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July 15, 2021

By Ian Cutler

As his players witnessed and experienced the beginning of our country's national reckoning on race last summer, Dan Finger knew he had to say something to his team. He just wasn't sure what to say.

Finger, who is white and serves as the head football coach at his alma mater, Whitney M. Young Magnet High School in Chicago, sought guidance from an old college professor who had inspired him to read the autobiography of Malcolm X as a student.

The advice? Even if you don't have the exact words, time is of the essence, he said, and your players need you to speak up.

“Sometimes you can say I don't know what to tell you right now but you're loved and I'm here for you and I know this is really hard for you,” Finger said. “It hits me each and every day more and more and more how much of what we [coaches] talk about impacts them. … If all we emphasize is ball security and tackling, then we're not doing our jobs.”

Fast forward a year later and Finger now has a whole new playbook of conversations and activities to engage his players on these critical issues. Finger was one of approximately 40 Illinois high school coaches who took part in a RISE Coaches Leadership Series with the Chicago Bears this spring. The three-part virtual series featured RISE's curriculum and equipped coaches with the skills and knowledge to effectively discuss and address matters of racism and injustice with their teams, schools and communities.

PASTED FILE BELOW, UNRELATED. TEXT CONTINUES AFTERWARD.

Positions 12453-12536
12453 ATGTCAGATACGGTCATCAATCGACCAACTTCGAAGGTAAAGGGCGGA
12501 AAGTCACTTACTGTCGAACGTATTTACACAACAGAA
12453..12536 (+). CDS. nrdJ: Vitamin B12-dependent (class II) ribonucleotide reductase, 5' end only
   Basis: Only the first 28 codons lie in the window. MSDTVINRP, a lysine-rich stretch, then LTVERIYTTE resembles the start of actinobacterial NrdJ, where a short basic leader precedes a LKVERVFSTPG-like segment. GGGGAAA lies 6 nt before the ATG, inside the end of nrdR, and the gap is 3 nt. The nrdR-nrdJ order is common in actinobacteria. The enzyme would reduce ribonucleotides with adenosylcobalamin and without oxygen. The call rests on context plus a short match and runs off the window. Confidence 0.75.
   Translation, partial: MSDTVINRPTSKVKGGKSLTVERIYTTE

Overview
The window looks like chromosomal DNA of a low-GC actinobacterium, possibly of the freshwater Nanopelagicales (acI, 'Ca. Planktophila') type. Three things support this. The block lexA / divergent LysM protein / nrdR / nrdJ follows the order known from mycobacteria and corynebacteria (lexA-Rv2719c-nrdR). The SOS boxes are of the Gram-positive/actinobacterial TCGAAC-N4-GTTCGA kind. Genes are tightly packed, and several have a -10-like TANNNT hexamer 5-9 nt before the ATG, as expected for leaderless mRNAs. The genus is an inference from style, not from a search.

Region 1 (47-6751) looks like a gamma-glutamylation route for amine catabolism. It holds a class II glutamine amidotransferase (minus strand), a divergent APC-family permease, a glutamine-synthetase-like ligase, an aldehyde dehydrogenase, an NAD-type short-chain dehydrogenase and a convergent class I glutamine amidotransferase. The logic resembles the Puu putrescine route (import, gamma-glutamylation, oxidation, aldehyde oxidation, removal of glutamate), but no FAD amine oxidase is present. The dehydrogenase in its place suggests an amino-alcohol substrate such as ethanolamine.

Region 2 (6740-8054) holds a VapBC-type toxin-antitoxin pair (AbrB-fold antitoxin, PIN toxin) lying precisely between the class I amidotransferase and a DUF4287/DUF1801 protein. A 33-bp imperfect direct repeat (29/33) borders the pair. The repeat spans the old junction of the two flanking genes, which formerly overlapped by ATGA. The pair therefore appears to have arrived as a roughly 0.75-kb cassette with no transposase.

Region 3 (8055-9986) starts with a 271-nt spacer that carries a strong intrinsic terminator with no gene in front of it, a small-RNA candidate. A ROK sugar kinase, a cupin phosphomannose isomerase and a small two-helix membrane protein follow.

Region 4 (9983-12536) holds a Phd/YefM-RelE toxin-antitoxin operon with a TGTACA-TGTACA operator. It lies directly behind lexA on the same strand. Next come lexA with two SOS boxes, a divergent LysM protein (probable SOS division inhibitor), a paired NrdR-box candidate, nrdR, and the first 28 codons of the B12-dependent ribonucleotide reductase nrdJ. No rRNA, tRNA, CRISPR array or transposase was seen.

“As coaches, it is our responsibility to be leaders not only on the field, but off of it as well,” said Bears head coach Matt Nagy. “Providing training and resources for high school coaches to learn how to address racism and injustice is a critical component to cultivating a strong and welcoming team culture.”

The series began with activities focused on identity and defining key terms including race, racism and anti-racism. The second week of the program included interactive workshops on Equality vs. Equity and Bias, which challenged coaches to acknowledge assumptions, values and predetermined opinions they may hold, while learning to recognize their own biases, where they may come from and why they are important.

“Being able to understand those definitions and use the right language with my family, with my [players] is really helpful.” Finger said. “To create a space where we can do this and it's not just some professional development opportunity, it's a real space where we're thinking and connecting and opening wounds that need to be opened and addressed, I really got a lot out of that. … And then beyond that, it's not just going to impact me; it's going to keep on giving years from now as we talk about this with our kids and hopefully change a lot of lives.”